Central Texans hold dear their winged insect eaters. They worship and protect Mexican free-tailed bats. They build gourdlike hotels for purple martins. They name cafes after nighthawks.

And any concrete bridge over a Texas creek now attracts a merry mob of cherished cliff swallows or barn swallows.

But what about the chimney swifts?

These gray-brown, short-tailed dive bombers were once common east of the Mississippi River. They moved westward with civilization, since the brick or stone towers above settlers' fireplaces nicely resembled their natural nesting spots in hollow tree trunks.

But then humans turned on the dainty swifts. They smoked out chicks, cleared out nests, screening chimneys or employing metal tubes that were of no use to the birds. One study showed that the North American population of the hardy migrants who winter in South America had declined by more than 50 percent from 1966 to 1991.

To the rescue came an unlikely pair of Austinites — Paul and Georgean Kyle, who own Rootin' Ridge Toymakers in the 26 Doors center. Back in the 1970s, these do-it-yourselfers built a house above a remote ravine that drained into Lake Austin. Now Apache Shores is hemmed in by upscale development. Yet the land here retains the informal feel of a old-school vacation community.

The Kyles' home now sits amid a 15-acre bird sanctuary with towers that became crucial to the survival of the species.

Back when they camped out at their unfinished home, the Kyles were enchanted by the wildlife that wandered onto their property. They quickly enrolled in courses to learn how to rehabilitate lost, orphaned or injured birds and mammals.

In 1983, the Kyles met their first chimney swift at the Travis County Humane Society.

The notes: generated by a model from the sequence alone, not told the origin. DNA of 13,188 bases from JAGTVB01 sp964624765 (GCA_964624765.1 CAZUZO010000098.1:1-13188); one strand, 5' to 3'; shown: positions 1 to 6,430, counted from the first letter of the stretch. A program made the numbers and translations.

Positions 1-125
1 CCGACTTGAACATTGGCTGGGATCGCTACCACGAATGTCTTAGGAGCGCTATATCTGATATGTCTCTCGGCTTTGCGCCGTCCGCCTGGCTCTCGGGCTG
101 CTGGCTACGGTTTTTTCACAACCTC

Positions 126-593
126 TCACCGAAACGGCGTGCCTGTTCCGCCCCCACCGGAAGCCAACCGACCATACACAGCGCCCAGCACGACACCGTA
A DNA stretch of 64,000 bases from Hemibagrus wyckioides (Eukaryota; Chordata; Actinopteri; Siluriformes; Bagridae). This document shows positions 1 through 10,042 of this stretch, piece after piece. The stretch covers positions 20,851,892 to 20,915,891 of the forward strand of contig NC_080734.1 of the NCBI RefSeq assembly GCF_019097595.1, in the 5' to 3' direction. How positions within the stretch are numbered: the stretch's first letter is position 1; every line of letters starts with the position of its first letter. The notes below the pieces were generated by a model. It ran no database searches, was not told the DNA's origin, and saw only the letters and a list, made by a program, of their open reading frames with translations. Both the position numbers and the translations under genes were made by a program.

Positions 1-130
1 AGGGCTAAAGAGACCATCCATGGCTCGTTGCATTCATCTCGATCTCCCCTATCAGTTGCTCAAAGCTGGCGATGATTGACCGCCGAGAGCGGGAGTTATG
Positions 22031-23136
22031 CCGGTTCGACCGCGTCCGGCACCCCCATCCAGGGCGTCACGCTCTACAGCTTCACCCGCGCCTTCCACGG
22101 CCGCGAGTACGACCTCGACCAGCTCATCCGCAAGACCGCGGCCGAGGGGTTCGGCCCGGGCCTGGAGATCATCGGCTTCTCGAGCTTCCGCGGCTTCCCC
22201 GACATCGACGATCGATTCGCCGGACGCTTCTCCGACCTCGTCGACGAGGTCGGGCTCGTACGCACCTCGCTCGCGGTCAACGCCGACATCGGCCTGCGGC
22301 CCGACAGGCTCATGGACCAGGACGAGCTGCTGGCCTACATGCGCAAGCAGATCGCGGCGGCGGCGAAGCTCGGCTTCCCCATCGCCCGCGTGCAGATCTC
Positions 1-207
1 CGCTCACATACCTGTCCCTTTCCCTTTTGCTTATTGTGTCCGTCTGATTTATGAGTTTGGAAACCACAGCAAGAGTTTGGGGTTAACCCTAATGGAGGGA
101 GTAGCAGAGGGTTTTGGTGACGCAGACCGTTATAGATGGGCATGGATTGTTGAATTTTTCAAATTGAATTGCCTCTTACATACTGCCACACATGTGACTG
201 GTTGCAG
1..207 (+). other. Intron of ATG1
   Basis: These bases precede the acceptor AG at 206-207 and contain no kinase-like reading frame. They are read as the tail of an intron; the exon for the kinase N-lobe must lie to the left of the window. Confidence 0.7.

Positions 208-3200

"The volunteer handed us a shoebox," they recall in their book, "Chimney Swifts: America's Mysterious Birds above the Fireplace." "And we carefully slid the top partially to the side. Instead of seeing the flurry of feathers, feet and bill that we had come to expect from wild birds, we were confronted with the most remarkable eyes we'd ever seen. When we carefully reached inside the box, the bird did not struggle. Instead, it willingly climbed on, clung tightly, gazed directly into our eyes for a few moments, then wearily closed its lids and resigned itself to whatever fate was to come."

With expert guides, the Kyles learned how to hand-rear baby swifts. They earned a grant to research their discovery that an adult swift's saliva might be essential to a chick's growth. After raising more than 1,500 swifts, they established the North American Chimney Swift Nest Site Research Project in 1995, which spread data and excitement about swift rehabilitation across the continent.

"They pretty much brought the species back," says Nancy Manning, executive director of Travis Audubon, the area's chief bird advocacy group.

Turns out they had a predecessor in Iowan Althea Sherman, who studied the swifts' home life close at hand. In 1915 she built a "houseless chimney," a hollow tower with observation windows that the birds quickly adopted for nesting.

Like Sherman, the Kyles spent years observing everything about swifts once the birds reached Texas in March on their return north. They documented the signposts in the lives of the swifts, including their complicated, elegant flight patterns.

They also built towers. A lot of them. By 1989, they were turning their property into a swift preserve, calling it Chaetura (pronounced "Kay-too-rah") Canyon after the swift's Latin designation: Chaetura pelagica.

They experimented with materials like concrete and cinder block. For one model, they were inspired by a old cistern in Jonestown that had attracted a healthy swift population. (The town holds a SwiftFest every fall before the birds head south.)

The Kyles have encouraged swift habitats in any new or old construction that includes towerlike forms. In June, I stumbled on a Kyle swift houseless chimney at the Linnaeus Arboretum in St. Peter, Minn. I recognized it from a distance after attending a lively Travis Audubon benefit at the 15-acre Chaetura Canyon in May.

Though I spied plenty of swifts — 150 species of birds have been spotted here — the Kyles insist that I missed the real show — flight. I will return for that treat.

"The opportunities to provide habitat for the adaptable chimney swift are limited only by our imagination and initiative," the Kyles added in their book. "The skies would indeed by empty without the merry sounds and astonishing acrobatics of the chimney swifts."